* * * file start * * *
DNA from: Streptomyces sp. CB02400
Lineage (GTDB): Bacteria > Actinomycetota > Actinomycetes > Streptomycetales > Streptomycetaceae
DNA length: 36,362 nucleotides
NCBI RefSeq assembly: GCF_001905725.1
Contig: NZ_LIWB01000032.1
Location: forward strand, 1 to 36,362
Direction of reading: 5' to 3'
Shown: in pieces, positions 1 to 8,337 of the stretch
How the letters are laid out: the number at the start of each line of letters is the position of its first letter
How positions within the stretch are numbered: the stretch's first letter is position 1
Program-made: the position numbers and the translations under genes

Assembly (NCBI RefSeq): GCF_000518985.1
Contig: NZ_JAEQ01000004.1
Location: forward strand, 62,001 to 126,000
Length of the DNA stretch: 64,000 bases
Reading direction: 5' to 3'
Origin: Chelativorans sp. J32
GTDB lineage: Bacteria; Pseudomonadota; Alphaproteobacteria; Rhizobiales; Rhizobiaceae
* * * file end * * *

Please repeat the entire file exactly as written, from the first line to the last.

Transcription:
DNA from: Streptomyces sp. CB02400
Lineage (GTDB): Bacteria > Actinomycetota > Actinomycetes > Streptomycetales > Streptomycetaceae
DNA length: 36,362 nucleotides
NCBI RefSeq assembly: GCF_001905725.1
Contig: NZ_LIWB01000032.1
Location: forward strand, 1 to 36,362
Direction of reading: 5' to 3'
Shown: in pieces, positions 1 to 8,337 of the stretch
How the letters are laid out: the number at the start of each line of letters is the position of its first letter
How positions within the stretch are numbered: the stretch's first letter is position 1
Program-made: the position numbers and the translations under genes

Assembly (NCBI RefSeq): GCF_000518985.1
Contig: NZ_JAEQ01000004.1
Location: forward strand, 62,001 to 126,000
Length of the DNA stretch: 64,000 bases
Reading direction: 5' to 3'
Origin: Chelativorans sp. J32
GTDB lineage: Bacteria; Pseudomonadota; Alphaproteobacteria; Rhizobiales; Rhizobiaceae